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Thursday, 16 December 2010

Article: Disciplining Grandchildren?

Written by  Dvora Waysman

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Article: Disciplining Grandchildren?

The Cast:

  • Bobbie: aged 5
  • Arlene: his mother
  • Peter: his father
  • Violet: his grandmother,
  • Young guests from Bobbie's kindergarten.

Everyone is seated around the table wearing party hats, eating cookies and ice-cream. There is a lot of laughter and noise. Wrapping paper from birthday gifts is all over the floor. The birthday cake is brought in with five candles and Bobbie blows them out while everyone sings: "Happy birthday." As his mother cuts the cake, Bobbie is jumping up and down on his chair, calling out: "Me first! Me first!"

Arlene: Alright. You're the birthday boy, so you get the first piece,

Bobbie grabs a slice, jumps down from his chair with his mouth full, pulling his father's arm.

Bobbie: Let's go play games in the yard.

Violet: Bobbie, wait a minute. The other children haven't received their cake yet.

Arlene: O.K. kids. Everybody give me your plates for a piece of cake. Bobbie, you pass around the candy in the meantime.

Bobbie leaves the table to play with his gifts instead. The children eat their cake. Violet passes out the bags of candy and then Peter takes all the children outside for games in the garden.

Arlene: Well, thank goodness that's over. It was a nice party, wasn't it?

Violet: Bobbie certainly seemed to enjoy himself. But .

Arlene (sighing): What was wrong?

Bobbie doesn't mean any harm, but he is wild.

Arlene: Mother, he's a child.

Violet: Look at the way he was jumping up and down calling out "Me first!" What kind of behavior is that?

Arlene (defensively): He's only five and he was excited.

Violet: Only five. You made the same excuse when he was "only four" and "only three". Will you still be doing it when he's "only twenty?"

Arlene: He has a lovely nature. You're always putting him down.

Violet: I love him. But I think he has to learn limits.

Arlene: What's so terrible about his behavior?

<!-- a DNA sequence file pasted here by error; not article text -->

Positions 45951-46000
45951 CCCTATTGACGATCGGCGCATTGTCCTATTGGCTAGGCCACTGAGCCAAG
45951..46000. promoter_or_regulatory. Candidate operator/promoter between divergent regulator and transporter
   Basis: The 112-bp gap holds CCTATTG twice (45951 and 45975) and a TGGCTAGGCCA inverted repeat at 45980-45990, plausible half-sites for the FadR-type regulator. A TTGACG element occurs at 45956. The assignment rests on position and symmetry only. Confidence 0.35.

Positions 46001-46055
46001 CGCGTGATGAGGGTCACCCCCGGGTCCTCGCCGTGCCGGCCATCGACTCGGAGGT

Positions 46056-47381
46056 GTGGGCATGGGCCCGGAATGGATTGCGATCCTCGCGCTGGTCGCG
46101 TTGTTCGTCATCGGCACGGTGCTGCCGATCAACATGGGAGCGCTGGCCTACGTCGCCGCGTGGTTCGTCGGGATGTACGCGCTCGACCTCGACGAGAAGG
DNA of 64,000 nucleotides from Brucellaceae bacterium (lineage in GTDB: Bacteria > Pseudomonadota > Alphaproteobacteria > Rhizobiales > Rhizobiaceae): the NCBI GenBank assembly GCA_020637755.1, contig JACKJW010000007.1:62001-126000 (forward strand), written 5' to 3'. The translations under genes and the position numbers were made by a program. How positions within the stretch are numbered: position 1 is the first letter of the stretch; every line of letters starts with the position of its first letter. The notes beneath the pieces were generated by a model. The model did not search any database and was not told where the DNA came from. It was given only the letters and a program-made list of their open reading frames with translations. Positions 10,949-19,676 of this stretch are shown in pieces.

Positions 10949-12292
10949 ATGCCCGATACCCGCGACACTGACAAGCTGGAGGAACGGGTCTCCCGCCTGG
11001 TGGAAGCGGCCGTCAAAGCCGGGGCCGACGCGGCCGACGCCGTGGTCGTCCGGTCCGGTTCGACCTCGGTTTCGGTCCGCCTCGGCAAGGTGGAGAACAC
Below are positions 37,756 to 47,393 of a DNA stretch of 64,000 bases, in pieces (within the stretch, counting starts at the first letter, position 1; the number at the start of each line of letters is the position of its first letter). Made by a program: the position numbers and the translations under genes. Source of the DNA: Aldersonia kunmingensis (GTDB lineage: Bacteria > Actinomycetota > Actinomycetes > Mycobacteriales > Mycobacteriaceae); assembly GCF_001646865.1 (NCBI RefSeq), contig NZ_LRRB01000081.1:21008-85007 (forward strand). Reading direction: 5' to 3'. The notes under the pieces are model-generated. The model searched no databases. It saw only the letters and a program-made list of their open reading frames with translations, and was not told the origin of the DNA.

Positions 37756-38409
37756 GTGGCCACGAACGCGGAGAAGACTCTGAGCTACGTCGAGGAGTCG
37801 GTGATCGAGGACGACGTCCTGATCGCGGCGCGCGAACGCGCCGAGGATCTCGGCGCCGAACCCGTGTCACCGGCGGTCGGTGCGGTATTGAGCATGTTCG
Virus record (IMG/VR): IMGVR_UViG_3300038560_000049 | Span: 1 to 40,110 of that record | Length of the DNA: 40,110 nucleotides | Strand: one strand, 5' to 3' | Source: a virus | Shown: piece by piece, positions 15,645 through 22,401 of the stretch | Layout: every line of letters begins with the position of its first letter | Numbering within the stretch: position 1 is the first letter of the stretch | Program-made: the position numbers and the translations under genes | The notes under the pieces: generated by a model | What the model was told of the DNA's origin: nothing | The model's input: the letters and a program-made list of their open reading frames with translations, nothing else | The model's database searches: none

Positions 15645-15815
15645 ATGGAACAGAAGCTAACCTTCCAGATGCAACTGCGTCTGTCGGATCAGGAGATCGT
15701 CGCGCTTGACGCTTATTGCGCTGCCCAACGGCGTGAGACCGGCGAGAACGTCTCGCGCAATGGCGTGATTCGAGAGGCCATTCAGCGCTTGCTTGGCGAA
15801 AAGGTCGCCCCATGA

Violet: Look at how he grabbed his presents when his friends came. He tore off all the paper, and left it on the floor. He's always making such a mess.

Mom, you're just getting older and can't take the noise and mess anymore.

Violet: And I didn't even hear him say "Thank you."

I'm sure he did.

Violet: When you were young, I taught you to say " Thank you" for every gift you got.

Arlene: That's your English upbringing.

It's learning to be appreciative, not acting like an animal.

Arlene: There's nothing wrong with Bobbie's manners. He's a normal five-year-old boy. You expect too much from him.

Violet: And you expect too little. He should pick up any mess he makes. It won't hurt if he learns to say "please" and "Thank you." You don't want him to grow up into a thoughtless man.

Arlene: Mom, why do you always have to spoil everything? Nothing I do is ever good enough.

Violet: I never felt that. I'm only trying to express my views on child raising, to teach you from my experience.

Arlene: It's my job to bring up my own child. Things are different today from 30 years ago. Peter and I will set our own guidelines for discipline.

Violet: When will that be? When he's married?

Arlene (crying): You're an unloving, critical woman. You made my childhood miserable, but you're not going to spoil Bobbie's.

Violet: I think I should go home now. I think that one day you'll remember my advice. But it might be too late. (She exits, slamming the door.)

Last modified on Wednesday, 20 April 2011 17:00
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Dvora Waysman

Dvora Waysman

Dvora Waysman was born in Melbourne, Australia. She has four children and many beautiful grandchildren. She lives in Jerusalem and is the author of more than ten books, including Esther, The Pomegranate Pendant (which has been made into a film), Seeds of the Pomegranate and In a Good Pasture. She was the recipient of the "For Jerusalem" citation for her fiction, poems and features about the city; and the Seff Award for Best Foreign Correspondent.

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